The meeting, which took place on 20 July at the University of Manchester, was organised by Tim Pickles (Cardiff University) on behalf on the RSS Medical Section. Tim, along with Salma Ayis (KCL) and David Reeves (University of Manchester), is a Primary Health Care Special Interest Group (PHCSIG) legacy member of the Medical Section committee, and thus tasked with ensuring a continued primary health care discussion.
There were presentations by Rebecca Playle (Cardiff University), Jing Kang (University of Leeds) and Helen Worthington (University of Manchester) and a joint presentation by Nicola Innes and Thomas Lamont (University of Dundee).
Rebecca Playle's talk, titled 'Seal or Varnish? Addressing adherence in a dental clinical trial' presented analyses related to the Seal or Varnish (SoV) trial, which compared effectiveness of fissure sealants to fluoride varnish to prevent dental caries. Complier Average Causal Effect (CACE) was undertaken to investigate the effect of adherence but is designed where there is an intervention arm compared to a control arm, unlike the two intervention arms here. An extended CACE analysis found the primary outcome unaffected by outcome. There was an interesting discussion around adherence in clinical trials and whether this would reflect adherence in practice.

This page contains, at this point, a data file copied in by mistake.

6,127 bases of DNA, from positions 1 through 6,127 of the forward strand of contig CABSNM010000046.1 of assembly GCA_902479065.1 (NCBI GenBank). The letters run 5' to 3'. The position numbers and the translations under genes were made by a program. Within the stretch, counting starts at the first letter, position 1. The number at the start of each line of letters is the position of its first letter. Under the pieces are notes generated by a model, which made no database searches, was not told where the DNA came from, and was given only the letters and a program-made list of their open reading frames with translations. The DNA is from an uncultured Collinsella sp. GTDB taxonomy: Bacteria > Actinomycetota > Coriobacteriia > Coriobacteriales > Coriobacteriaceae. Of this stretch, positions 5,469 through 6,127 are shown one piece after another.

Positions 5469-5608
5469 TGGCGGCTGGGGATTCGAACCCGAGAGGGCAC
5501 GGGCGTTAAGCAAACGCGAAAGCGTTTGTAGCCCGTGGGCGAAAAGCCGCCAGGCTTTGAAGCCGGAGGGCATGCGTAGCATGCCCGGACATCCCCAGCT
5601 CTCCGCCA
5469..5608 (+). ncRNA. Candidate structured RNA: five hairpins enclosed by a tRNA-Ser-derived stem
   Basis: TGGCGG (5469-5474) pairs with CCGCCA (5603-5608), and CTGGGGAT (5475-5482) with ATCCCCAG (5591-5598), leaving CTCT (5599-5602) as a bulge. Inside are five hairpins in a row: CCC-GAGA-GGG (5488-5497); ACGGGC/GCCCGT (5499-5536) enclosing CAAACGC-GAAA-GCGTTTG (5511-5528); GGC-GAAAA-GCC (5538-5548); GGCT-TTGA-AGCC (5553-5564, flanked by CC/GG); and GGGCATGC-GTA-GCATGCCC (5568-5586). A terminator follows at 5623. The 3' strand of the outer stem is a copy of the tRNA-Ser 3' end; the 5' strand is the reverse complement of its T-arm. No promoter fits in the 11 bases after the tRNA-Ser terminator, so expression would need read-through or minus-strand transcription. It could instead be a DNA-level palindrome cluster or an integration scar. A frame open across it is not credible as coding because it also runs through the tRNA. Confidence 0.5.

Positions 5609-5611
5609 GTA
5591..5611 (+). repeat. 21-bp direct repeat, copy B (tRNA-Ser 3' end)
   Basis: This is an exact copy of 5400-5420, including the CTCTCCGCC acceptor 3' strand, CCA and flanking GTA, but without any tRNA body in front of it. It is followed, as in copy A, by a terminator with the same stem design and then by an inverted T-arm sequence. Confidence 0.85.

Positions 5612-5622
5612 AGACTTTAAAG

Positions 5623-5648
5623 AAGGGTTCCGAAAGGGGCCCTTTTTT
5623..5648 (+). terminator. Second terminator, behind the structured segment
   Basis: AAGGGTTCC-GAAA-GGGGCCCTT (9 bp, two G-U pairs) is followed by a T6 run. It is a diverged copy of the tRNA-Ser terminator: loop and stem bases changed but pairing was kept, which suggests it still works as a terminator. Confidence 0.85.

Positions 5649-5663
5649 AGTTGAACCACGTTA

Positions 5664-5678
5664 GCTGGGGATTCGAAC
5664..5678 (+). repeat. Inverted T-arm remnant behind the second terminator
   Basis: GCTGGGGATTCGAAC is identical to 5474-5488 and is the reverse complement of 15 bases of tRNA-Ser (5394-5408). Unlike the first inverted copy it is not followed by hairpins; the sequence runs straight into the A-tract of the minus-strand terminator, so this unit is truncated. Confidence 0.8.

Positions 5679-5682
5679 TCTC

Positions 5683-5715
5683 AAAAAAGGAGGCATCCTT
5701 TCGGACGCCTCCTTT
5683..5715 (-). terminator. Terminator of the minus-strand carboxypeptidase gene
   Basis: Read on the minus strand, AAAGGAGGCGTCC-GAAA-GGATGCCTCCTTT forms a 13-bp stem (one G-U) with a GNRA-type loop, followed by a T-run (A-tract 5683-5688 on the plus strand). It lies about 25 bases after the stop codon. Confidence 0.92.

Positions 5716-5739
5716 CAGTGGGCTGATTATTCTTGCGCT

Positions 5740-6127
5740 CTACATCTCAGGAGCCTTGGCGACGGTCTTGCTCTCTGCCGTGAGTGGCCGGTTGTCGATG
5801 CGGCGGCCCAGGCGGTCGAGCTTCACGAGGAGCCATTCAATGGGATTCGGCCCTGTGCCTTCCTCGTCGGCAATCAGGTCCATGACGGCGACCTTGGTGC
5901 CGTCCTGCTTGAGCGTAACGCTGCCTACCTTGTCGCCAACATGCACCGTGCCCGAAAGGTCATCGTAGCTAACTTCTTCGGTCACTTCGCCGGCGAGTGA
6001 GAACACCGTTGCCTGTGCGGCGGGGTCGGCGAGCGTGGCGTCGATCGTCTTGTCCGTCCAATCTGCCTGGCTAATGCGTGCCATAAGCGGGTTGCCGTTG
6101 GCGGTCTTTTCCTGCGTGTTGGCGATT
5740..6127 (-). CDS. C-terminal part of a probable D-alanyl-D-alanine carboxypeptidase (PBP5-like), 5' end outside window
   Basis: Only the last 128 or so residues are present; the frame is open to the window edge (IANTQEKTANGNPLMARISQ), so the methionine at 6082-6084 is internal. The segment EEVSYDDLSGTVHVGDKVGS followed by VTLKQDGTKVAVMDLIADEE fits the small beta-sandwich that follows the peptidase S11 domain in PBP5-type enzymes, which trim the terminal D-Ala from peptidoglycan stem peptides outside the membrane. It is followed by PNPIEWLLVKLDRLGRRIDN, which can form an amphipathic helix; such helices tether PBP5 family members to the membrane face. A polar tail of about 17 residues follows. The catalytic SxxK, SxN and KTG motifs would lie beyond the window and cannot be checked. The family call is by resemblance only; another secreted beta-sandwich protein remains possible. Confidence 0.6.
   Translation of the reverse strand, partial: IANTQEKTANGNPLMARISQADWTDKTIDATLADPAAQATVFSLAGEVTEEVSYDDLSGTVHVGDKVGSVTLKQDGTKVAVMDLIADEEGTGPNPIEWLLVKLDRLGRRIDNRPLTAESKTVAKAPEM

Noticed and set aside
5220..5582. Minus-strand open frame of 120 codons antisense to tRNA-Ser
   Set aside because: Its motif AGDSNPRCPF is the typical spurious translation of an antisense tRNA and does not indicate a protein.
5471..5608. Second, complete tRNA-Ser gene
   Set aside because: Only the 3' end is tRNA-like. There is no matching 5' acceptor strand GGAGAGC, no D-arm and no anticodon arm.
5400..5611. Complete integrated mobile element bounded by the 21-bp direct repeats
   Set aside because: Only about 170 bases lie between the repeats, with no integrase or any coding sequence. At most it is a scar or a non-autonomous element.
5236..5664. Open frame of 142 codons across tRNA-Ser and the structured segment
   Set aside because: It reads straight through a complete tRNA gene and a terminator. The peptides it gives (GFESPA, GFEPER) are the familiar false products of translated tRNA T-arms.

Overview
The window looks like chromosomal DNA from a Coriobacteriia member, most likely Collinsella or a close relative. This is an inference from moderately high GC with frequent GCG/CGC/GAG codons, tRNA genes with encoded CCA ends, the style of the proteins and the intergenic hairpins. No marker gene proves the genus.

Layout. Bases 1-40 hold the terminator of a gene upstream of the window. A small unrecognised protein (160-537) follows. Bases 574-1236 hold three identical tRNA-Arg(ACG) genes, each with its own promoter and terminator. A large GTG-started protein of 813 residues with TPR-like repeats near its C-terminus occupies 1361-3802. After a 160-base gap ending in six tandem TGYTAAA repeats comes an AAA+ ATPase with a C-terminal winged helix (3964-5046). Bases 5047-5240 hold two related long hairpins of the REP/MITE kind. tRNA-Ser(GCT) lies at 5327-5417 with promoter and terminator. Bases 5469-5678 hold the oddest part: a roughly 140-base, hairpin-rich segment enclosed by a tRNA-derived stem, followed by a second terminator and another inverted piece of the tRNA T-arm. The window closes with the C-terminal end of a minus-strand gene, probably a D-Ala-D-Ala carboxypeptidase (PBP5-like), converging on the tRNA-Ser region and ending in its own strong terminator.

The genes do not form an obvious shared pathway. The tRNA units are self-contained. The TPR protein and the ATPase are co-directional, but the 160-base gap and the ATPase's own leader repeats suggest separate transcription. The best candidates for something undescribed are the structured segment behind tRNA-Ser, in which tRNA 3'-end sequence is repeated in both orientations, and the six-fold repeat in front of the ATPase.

Jing Kang talked about the association between sugar consumption and dental caries in children in England, Wales and Northern Ireland—Analysis of Children Dental Health Survey 2013 using zero-inflated negative binomial model. This presentation involved the Child Dental Health Survey 2013 data. The aim was to examine sugar consumption in different demographic groups and its association with dental decay. Decay was measured by DMFT (the number of decayed, missing and filled teeth). However, analyses were complicated by the data being skewed towards the high number of zeros. The zero-inflated negative binomial model was most suitable for analyses. Results showed that higher tooth decay levels were associated with age, region and non-regular dental attendance while the chance of experiencing decay was related to gender, region, lower socio-economic status and sugar consumption frequency.
Nicola Innes and Thomas Lamont's presentation titled: 'Composite outcomes + core outcomes = Chaotic outcomes? Various outcomes and outcome measures are used when different interventions are compared'. This paper presented a systematic review of randomised control trials investigating interventions for prevention and management interventions. The majority of outcomes measured were composite outcomes and, using Social Network Analysis, gaps between interventions compared in these trials were identified. This impacts on the level of data synthesis that can be carried out and the clinical recommendations that can be made to guide clinical decision making.
Finally, Helen Worthington talked about meta-analysis of split-mouth studies. In Dentistry, around 10% of studies are split mouth in design. This design has some similarities, and similar issues, to cross-over studies. Over- and under-estimation of precision and weighting are associated with failure to account for clustering and correlation. Incorporating correctly reported study data within meta-analysis is relatively straightforward (using generic inverse variance). However, for studies with incorrectly reported data, the analysis can be more complicated although there are a number of methods that can be used to allow the data to be included within meta-analysis.